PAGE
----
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The Amur leopard or Far Eastern leopard is a leopard subspecies native to the Primorye region of southeastern Russia and the Jilin Province of northeast China.
What is the amur leopard?
It is listed as Critically Endangered on the IUCN Red List. In 2007, only 19–26 wild Amur leopards were estimated to survive. As of 2015, fewer than 60 individuals are estimated to survive in Russia and China.
Hermann Schlegel first described an Amur leopard in 1857 on the basis of a skin from Korea. The Amur leopard is the only Panthera pardus subspecies adapted to a cold snowy climate. Fossils of leopards from the Pleistocene period have been excavated in Japan, although identification of the species is uncertain.
Amur leopards are threatened by poaching, encroaching civilisation, new roads, poaching of prey, forest fires, inbreeding, possible coexisting with disease carriers and transmitters, and exploitation of forests. Due to the small number of reproducing Amur leopards in the wild, the gene pool is so reduced that the population is at risk from inbreeding depression.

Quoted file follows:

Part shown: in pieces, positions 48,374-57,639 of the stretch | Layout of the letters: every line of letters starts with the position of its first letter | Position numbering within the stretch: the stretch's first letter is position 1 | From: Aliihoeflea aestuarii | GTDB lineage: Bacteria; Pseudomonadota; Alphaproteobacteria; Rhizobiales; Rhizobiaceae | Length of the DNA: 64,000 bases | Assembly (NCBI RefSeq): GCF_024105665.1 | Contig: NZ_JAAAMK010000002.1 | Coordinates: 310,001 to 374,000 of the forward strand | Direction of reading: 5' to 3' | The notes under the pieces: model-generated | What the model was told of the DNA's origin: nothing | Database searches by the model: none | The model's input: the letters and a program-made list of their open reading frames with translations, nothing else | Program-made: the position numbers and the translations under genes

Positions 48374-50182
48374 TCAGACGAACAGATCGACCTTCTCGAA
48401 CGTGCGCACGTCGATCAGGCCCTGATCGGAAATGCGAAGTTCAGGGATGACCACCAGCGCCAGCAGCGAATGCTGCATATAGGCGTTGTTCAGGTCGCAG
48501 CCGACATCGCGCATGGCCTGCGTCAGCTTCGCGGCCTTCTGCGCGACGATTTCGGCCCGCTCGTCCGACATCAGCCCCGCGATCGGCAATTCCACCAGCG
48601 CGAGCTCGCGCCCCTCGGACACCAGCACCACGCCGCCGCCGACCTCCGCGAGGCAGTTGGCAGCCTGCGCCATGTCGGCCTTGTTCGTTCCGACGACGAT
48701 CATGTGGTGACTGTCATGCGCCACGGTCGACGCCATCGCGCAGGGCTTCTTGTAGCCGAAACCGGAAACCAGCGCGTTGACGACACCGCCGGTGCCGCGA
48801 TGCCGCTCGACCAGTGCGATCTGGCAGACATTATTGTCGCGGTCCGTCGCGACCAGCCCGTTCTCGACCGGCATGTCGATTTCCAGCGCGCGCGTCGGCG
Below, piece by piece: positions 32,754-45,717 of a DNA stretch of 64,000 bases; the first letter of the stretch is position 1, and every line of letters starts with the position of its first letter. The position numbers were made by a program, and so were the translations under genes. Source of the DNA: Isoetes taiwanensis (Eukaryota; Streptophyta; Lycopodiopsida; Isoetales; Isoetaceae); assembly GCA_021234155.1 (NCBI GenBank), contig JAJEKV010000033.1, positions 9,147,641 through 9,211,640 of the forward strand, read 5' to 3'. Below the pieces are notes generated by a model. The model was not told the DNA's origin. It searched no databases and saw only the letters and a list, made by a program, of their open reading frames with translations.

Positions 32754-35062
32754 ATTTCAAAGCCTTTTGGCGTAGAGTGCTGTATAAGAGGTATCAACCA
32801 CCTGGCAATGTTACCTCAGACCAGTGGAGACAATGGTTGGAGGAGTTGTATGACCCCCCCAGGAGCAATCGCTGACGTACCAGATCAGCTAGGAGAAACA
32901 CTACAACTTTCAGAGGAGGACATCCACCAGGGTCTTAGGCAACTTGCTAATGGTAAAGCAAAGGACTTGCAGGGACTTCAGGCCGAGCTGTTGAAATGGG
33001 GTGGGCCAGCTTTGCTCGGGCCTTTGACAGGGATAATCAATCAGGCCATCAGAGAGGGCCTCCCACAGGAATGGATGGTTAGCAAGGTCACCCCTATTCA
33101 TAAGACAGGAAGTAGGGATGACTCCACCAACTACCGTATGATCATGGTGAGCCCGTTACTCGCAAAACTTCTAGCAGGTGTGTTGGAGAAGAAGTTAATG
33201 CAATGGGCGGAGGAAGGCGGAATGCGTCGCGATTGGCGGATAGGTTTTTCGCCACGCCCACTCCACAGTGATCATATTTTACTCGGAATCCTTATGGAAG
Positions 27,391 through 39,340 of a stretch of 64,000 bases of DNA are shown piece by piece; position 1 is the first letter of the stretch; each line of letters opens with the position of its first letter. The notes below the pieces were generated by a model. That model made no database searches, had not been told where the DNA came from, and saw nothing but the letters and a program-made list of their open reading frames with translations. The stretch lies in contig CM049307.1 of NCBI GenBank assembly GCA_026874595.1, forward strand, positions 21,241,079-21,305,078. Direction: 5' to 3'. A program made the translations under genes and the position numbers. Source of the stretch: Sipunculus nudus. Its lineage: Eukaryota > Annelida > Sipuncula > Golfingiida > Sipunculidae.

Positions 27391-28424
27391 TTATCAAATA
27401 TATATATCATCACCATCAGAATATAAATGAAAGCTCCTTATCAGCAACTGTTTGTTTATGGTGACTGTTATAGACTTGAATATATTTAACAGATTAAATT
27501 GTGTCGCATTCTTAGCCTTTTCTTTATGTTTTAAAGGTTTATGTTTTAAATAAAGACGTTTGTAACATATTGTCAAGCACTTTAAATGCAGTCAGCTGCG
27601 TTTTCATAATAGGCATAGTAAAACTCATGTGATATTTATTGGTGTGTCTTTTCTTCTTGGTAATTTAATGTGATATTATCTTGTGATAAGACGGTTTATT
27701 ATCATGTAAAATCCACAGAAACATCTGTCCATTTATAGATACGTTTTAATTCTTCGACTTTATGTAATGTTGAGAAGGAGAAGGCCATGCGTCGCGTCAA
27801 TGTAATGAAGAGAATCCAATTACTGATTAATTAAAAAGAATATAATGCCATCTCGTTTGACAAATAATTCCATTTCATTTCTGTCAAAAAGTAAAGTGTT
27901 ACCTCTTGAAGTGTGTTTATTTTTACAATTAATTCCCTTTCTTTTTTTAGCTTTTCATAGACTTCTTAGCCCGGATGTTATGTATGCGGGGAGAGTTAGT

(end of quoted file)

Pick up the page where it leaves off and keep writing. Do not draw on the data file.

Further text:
Tigers can eliminate leopards if densities of large and medium-sized prey species are low. Competition between these predators supposedly decreases in summer, when small prey species are more available. In winter, conditions are less favorable for tigers and the extent of trophic niche overlap with that of Amur leopards probably reaches its peak.
The Amur Leopard and Tiger Alliance (ALTA) is an initiative of Russian and western conservation organisations to conserve the Amur leopard and Amur tiger, and secure a future for both species in the Russian Far East and Northeast China. ALTA operates across Northeast Asia under the guiding principle that only co-operative, co-ordinated conservation actions from all interested parties can save these endangered species from extinction.
Current population and distribution
Today, the Amur leopard inhabits about 5,000 km2 . The last remaining viable wild population, estimated at 57 individuals, is found in a small area in the Russian Province of Primorsky Krai, between Vladivostok and the Chinese border. In adjacent China, 7-12 scattered individuals are estimated to remain. In South Korea, the last record of an Amur leopard dates back to 1969, when a leopard was captured on the slopes of Odo Mountain, in South Gyeongsang Province.
Image: By Keven Law – CC BY-SA 2.0
Text: Wikipedia contributors. “Amur leopard.” Wikipedia, The Free Encyclopedia. Wikipedia, The Free Encyclopedia, 9 Oct. 2017. Web. 13 Oct. 2017.